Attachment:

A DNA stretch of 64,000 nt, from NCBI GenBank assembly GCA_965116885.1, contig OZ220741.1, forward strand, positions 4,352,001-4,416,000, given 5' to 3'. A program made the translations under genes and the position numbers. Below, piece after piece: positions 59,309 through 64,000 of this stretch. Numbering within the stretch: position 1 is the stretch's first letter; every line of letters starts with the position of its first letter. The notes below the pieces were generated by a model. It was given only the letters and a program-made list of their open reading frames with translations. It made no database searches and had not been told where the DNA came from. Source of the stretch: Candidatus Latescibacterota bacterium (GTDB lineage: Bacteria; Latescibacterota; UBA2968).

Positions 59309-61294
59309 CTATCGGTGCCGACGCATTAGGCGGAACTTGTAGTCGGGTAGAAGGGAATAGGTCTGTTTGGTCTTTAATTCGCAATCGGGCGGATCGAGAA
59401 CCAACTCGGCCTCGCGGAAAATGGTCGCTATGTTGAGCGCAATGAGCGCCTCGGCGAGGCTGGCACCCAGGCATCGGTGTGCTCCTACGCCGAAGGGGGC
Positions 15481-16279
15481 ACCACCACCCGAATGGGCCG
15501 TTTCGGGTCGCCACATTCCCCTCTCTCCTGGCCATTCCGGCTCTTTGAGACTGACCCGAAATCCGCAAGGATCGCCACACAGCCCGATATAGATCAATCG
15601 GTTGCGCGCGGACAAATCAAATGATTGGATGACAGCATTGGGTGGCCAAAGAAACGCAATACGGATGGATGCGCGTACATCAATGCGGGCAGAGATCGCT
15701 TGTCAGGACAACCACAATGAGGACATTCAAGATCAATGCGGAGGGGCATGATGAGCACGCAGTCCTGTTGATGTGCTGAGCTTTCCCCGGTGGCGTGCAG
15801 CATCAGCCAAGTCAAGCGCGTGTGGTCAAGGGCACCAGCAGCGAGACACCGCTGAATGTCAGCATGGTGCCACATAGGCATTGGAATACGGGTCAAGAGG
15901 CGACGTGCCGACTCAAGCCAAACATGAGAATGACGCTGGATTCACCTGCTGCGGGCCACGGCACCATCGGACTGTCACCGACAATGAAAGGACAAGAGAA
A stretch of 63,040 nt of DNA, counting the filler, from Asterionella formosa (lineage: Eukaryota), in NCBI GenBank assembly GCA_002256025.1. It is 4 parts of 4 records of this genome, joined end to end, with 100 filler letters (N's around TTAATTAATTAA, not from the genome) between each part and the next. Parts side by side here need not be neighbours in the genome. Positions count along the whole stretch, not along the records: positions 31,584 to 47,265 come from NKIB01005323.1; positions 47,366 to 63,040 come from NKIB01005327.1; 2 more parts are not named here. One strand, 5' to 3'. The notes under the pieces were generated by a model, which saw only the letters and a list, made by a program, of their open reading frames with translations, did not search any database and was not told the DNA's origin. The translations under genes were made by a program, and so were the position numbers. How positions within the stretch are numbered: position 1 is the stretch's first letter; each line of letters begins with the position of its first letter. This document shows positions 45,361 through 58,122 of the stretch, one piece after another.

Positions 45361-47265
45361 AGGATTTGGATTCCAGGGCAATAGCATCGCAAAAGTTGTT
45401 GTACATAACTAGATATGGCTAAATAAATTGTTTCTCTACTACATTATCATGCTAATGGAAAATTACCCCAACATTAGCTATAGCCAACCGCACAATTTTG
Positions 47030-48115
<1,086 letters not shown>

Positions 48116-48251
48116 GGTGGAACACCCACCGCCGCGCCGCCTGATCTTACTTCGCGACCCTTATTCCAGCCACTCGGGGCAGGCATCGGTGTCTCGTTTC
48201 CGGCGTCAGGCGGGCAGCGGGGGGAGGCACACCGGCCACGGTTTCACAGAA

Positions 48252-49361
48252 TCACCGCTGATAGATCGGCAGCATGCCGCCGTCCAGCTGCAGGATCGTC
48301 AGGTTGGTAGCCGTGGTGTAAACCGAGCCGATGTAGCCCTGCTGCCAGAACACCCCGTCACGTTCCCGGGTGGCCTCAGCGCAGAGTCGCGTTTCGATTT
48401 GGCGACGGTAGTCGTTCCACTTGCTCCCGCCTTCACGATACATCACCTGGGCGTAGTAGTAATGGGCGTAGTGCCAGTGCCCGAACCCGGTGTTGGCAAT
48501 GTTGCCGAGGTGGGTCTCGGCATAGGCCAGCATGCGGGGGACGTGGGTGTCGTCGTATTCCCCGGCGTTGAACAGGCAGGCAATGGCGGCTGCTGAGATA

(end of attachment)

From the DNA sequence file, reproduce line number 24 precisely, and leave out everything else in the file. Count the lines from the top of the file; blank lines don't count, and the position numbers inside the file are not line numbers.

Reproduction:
48401 GGCGACGGTAGTCGTTCCACTTGCTCCCGCCTTCACGATACATCACCTGGGCGTAGTAGTAATGGGCGTAGTGCCAGTGCCCGAACCCGGTGTTGGCAAT